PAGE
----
Common Founder Brad Hargreaves Shares How His Time at General Assembly Inspired Him to Reimagine Co-Living by Jenna Abdou


Albert Wegner, a partner at Union Square Ventures, recently wrote a moving post about finding and living our purpose. 

Despite the question ‘What is your purpose?’ proposing deep self-reflection, a challenge he dually recognizes, Albert’s writing inspired me to ask the guests who join me on 33founders the same question. 

As 33founders has evolved, my highest goal is to give individuals an opportunity to share their lives outside of their titles; Unveiling their personal dreams for the world. 

Brad Hargreaves, the Founder of Common and Co-founder of global education institution General Assembly, is the first individual I asked about purpose.

My purpose is to solve problems. I love solving problems. It’s what I live for. The bigger and hairier the better.

After spending time with Brad there’s no better declaration to describe his work.

His latest venture Common was born out of recurring General Assembly students seeking flexible, safe and affordable housing. 

According to Brad, between 5,000 to 6,000 General Assembly students spend three months in major cities taking courses in subject areas like product management and digital marketing. 

Between skyrocketing rent (the average studio in New York goes for $2,600 a month) and not wanting to commit to long term leases, students are often left to Craigslist to find housing and roommates. 

To solve the problem, Common enables individuals to rent a room in a community centered space. 

With many co-living startups failing to hit the mark, Brad firmly believes that community, as well as non-negotiable practices, will set Common apart. 

How do you look at every aspect of that product and customer experience and say ‘How do we make it better?

This is what you can expect for the first property launching in Brooklyn this October. 

  • One person per room - Always! This isn’t your college dorm round two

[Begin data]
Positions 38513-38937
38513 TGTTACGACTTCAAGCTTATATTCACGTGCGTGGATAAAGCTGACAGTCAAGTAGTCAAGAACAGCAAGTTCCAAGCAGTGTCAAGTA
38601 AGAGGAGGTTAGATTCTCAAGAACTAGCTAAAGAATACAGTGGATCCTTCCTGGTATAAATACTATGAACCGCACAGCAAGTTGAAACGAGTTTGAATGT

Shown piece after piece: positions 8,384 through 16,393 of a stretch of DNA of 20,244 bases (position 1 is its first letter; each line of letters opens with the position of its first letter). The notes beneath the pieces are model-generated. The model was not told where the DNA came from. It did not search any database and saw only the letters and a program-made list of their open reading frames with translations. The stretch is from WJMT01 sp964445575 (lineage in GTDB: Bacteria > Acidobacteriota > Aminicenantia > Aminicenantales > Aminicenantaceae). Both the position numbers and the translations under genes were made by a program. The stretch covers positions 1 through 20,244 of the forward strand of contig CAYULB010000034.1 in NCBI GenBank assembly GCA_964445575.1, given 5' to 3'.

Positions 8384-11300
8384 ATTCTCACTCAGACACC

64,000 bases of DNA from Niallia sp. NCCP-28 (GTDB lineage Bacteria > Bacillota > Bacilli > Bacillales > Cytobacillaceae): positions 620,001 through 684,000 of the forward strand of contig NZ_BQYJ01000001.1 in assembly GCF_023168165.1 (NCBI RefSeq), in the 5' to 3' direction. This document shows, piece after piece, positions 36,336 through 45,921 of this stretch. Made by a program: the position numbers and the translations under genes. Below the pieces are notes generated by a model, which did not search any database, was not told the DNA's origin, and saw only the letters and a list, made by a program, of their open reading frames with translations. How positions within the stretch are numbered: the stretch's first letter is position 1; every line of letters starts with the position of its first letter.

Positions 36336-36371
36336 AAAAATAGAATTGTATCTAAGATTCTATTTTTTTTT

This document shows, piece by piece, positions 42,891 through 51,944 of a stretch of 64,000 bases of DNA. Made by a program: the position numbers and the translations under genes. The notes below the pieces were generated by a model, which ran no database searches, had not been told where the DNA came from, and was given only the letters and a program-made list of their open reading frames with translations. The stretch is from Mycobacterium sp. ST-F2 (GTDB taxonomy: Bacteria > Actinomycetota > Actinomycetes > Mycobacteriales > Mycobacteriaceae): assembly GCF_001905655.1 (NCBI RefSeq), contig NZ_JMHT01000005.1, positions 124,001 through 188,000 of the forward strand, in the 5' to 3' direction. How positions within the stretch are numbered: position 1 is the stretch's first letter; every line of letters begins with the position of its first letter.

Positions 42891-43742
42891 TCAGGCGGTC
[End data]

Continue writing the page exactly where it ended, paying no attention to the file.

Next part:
• Two people per bathroom
  • Shared supplies, such as toilet paper and paper towels, that are delivered weekly 
  • Weekly cleanings
  • A shared kitchen similarly stocked with basic supplies 
  • A community dining hall that can easily be converted to a work space 

Common partners with real estate owners and investors to purchase buildings located in emerging neighborhoods. This enables them to uniquely design and exercise control of each of their properties. 

Keeping General Assembly students in mind, Brad hopes Common will appeal to a more diverse demographic rather than solely targeting recent college graduates. Ideally, he hopes the community will be a good fit for individuals who are starting and seeking new careers, as well as those participating in an accelerator or an educational program. The co-living spaces also make it possible for explorers not to be tied down to a single location. 

Despite eagerly awaiting photos of the first community building in Brooklyn (they should be available in September!) the most impactful part of my time with Brad is the way he recounted his evolution as a founder. 

From his first startup Aloysius Properties, an antique furniture reseller he started at Yale, to the wildly successful General Assembly, and now Common Brad identifies gaining perspective as the greatest lesson from the last nine years. 

It’s never as good as it seems nor as bad.

“As an entrepreneur, you really have to own that, especially if you’re going to be a serial or career entrepreneur. There will be really good times and really bad times. You have to tell yourself in the good times that it’s not as good as it seems… and during the bad times that it’s not as bad as it seems. 

You get better at telling yourself that. You make better decisions the more you convince yourself that’s true.” 

Among those thoughtful decisions, and one that stems from experience, is not oversubscribing Common’s Series A funding.  

The team announced a $7.5 million Series A led by Maveron this past June. Lowercase Capital, Slow Ventures, 500 Startups and Brendan Wallace, Founder of Otter Rock Capital, also participated in the round.

Brad’s decision not to overcapitalize was grounded in two main value points. 

  1. He wanted a reasonably priced round with an acceptable valuation. Common is pre-launch and the team is eager to prove their model to ensure long-term success.